• The Muscular System TableLetter Colour Common Name Scientific Name Location Action (Where it is on the body) (What is does) A Delts Deltoid Shoulder Lifts arm B Pecs Pectorals Chest Pulls shoulders forward C Traps Trapezius Between neck and shoulder Lifts (shrugs) shoulders D Biceps Biceps Front of upper arm Bends elbow E Triceps Triceps Back of upper arm Straighten elbow F Rhomboids Rhomboids Between shoulders Pulls shoulders back G Abs Rectus Abdominis Stomach Bends trunk forward H Glutes Gluteus Maximus Buttocks Straightens hip I Sartorius Sartorius Thigh Rotate leg J Hamstrings Biceps Femoris Back of thigh Bends knee K Soleus Soleus Front of leg Flexes ankle L Lats Latissimus Dorsi Underarms Pulls shoulders down M Quads Quadriceps Front of thigh Straightens knee N Calf Gastrocnemius Behind shin Straightens ankle O Sternomastoid Sternomastoid Neck Turns head
    • Anatomical Terms• To avoid confusion when describing various body movements and positions of the musculoskeletal system, standard anatomical terminology is used.• Medial Direction – toward the midline of the body• Lateral Direction – toward the side of the body.
    • Anatomical Terms• Superficial Direction – close to the surface of the body.• Deep Position – any feature that is further away from the surface of the body. Example – the ribs are “Superficial” and the heart is “deep”.• Proximal and Distal Positions – refers to the limbs. Proximal means “closer” to where the limb is attached. Distal means further from the point of attachment – the fingers are distal to the shoulder.• Superior – a position towards the head.• Inferior – a position away from the head.
    • Types of Joints• Joints occur when 2 or more bones meet. They are held by ligaments (thick cords of stringy tissue).• Joints are essential for movement, as muscles need to pass over them for contraction to occur.• The type of joint will determine how moveable the bones are. There are three main types of joints:• Fibrous – immovable.• Cartilaginous – partially moveable.• Synovial – freely moveable.• Copy table 11.1 on page 268.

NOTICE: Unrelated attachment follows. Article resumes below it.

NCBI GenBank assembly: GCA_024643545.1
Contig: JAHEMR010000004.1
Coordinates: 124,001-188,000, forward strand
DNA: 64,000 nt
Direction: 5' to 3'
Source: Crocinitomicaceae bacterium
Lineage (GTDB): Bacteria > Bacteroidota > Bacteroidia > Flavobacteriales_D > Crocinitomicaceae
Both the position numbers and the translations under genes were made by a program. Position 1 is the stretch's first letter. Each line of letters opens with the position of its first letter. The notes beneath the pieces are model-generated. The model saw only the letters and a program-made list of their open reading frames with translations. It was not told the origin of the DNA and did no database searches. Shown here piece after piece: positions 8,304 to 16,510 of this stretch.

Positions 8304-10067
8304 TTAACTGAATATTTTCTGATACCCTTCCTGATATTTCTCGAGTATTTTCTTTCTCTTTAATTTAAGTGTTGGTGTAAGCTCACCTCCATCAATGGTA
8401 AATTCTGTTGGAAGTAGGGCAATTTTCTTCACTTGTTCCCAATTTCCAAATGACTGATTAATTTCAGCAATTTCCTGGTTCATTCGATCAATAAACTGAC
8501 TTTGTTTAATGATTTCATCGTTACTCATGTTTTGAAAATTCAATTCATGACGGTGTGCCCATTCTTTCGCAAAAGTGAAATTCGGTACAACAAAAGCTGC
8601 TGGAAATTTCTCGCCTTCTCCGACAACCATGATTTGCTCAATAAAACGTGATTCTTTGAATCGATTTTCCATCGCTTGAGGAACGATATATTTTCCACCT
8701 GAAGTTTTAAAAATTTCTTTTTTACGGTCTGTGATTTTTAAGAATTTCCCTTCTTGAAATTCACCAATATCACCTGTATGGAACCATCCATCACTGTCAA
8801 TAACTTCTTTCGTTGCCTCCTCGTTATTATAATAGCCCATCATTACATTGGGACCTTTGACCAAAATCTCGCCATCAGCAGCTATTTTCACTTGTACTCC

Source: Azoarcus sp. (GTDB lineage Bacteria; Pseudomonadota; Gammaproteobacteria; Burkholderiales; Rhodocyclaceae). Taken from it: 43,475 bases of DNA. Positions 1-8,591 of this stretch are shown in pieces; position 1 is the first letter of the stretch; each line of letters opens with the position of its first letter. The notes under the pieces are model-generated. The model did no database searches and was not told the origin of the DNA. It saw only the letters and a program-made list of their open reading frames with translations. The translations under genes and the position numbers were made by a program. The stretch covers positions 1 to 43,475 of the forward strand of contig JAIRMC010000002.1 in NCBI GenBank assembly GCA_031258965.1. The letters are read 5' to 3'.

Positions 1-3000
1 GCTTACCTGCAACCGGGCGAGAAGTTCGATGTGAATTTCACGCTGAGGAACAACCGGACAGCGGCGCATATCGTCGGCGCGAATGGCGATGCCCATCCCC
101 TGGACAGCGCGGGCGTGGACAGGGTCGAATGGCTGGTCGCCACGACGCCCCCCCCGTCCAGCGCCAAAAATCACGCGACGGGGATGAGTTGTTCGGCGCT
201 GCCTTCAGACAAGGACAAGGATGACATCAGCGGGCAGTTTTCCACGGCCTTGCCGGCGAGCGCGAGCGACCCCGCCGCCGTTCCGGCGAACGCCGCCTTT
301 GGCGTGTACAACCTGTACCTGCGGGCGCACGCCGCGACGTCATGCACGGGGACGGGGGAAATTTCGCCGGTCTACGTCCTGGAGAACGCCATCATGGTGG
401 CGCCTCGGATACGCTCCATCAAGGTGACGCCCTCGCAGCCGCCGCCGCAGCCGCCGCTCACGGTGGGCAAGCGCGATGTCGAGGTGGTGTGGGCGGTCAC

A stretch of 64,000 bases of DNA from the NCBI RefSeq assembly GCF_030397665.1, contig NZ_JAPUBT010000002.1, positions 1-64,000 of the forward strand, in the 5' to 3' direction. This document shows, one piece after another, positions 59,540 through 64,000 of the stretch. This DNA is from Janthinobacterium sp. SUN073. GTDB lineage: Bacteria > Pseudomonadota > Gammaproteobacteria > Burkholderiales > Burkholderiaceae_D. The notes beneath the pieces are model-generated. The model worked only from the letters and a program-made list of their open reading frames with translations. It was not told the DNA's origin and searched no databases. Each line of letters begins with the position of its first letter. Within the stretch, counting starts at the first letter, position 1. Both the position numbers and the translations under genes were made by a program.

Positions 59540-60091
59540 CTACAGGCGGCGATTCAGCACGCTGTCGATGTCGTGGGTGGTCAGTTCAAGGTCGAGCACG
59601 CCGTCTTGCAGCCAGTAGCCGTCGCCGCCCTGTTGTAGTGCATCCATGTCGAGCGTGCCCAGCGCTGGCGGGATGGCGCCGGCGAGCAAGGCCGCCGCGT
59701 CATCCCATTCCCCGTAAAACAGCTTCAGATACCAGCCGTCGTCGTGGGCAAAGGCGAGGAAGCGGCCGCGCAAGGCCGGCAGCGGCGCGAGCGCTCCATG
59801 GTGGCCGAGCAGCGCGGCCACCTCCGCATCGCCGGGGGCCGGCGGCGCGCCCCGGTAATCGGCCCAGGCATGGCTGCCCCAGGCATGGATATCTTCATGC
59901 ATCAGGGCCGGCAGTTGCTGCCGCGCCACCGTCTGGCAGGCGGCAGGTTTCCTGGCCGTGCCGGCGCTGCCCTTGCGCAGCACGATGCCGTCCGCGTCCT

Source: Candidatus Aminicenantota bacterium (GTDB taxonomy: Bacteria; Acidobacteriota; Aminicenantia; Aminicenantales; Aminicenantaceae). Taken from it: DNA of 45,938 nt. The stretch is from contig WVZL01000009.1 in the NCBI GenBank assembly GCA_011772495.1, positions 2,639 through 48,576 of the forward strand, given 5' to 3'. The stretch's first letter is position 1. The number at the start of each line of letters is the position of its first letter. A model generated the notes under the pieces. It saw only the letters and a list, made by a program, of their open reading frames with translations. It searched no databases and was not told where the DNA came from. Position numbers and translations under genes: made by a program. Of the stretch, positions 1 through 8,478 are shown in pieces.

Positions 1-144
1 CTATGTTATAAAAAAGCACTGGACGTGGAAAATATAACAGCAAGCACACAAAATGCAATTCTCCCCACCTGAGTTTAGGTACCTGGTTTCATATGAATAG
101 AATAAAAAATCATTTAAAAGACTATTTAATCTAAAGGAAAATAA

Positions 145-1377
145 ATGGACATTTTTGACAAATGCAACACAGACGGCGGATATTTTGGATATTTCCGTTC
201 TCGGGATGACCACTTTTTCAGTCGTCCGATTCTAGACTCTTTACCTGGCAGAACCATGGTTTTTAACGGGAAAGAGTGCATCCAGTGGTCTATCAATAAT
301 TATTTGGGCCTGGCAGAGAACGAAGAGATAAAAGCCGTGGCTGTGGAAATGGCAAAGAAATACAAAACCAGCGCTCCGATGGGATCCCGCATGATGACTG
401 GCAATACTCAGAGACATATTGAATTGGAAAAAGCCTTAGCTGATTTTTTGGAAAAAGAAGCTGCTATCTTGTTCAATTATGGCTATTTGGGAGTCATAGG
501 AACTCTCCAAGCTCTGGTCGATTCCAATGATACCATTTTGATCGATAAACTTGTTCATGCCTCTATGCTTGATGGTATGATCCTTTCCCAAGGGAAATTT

• Types of Movement• Flexion – the angle of the joint is decreased.• Extension – the angle of the joint is increased.• Adduction – a body part is moved towards the middle of the body.• Abduction – a body part is moved from the midline of the body.• Rotation – a body part is moved either outwards or inwards around its long axis.• Circumduction – a body part is moved in a cone shape.
    • Types of Movement• Supination – a rotation of the forearm which causes the palm of the hand to face upwards.• Pronation – a rotation of the forearm which causes the palm of the hand to face downwards.• Eversion – a rotation of the sole of the foot outwards.• Inversion – a rotation of the sole of the foot inwards.• Refer to Figure 11.22 to 11.26 on page 270 and 271.
    • Types of Muscle Fibres• Skeletal muscle is made up of two basic fibre types:• Slow-twitch Fibres (Type 1) and• Fast-twitch Fibres (Type 2).
    • Slow-twitch Muscle Fibres• Colour = Red• Contract slowly over a longer period of time.• Best suited to aerobic and endurance activities.• Exerts less force and can contract repeatedly.
    • Fast-twitch Muscle Fibres• Colour = White• Contract rapidly over a shorter period of time.• Best suited to anaerobic and high intensity activities.• Exerts great force in bursts of power and speed.
    • Athletic Comparisons Sport % slow twitch % fast twitchDistance runners 60-90 10-40Track sprinters 25-45 55-75 Weight lifters 45-55 45-55 Shot putters 25-40 60-75 Non-athletes 47-53 47-53 Figure 11.31 and 11.32 on Page 274 and 275
    • Muscle Structure
    • Types of Muscle Contractions• There are three types of muscle contractions (listed in order of most common to least common):• Isotonic Contraction,• Isometric Contraction, and• Isokenitic Contraction.
    • Isotonic Contraction• Most common muscle contraction.• Occurs when the muscle length changes as tension is developed.• Example – when a shot-putter pick up the shot-put and raises it to his or her neck.
    • Isometric Contraction• Occurs when the muscle contracts but do not produce any movement.• Example – if you were to hold out your arm, palm up and a weight is placed on your hand. Your arm muscles would develop tension but not change in length.
    • Isokinetic Contraction• Occur when tension in a muscle is maximal throughout the range of motion.• This type of contraction exercises the muscle most effectively.• Specialised gym equipment assist with these contractions.• The harder you push or pull, the greater the resistance offered by the machine.
    • Summary• What you should know – page 280-281.• Test your knowledge – page 281.• SAC 1 - Preparation Sheet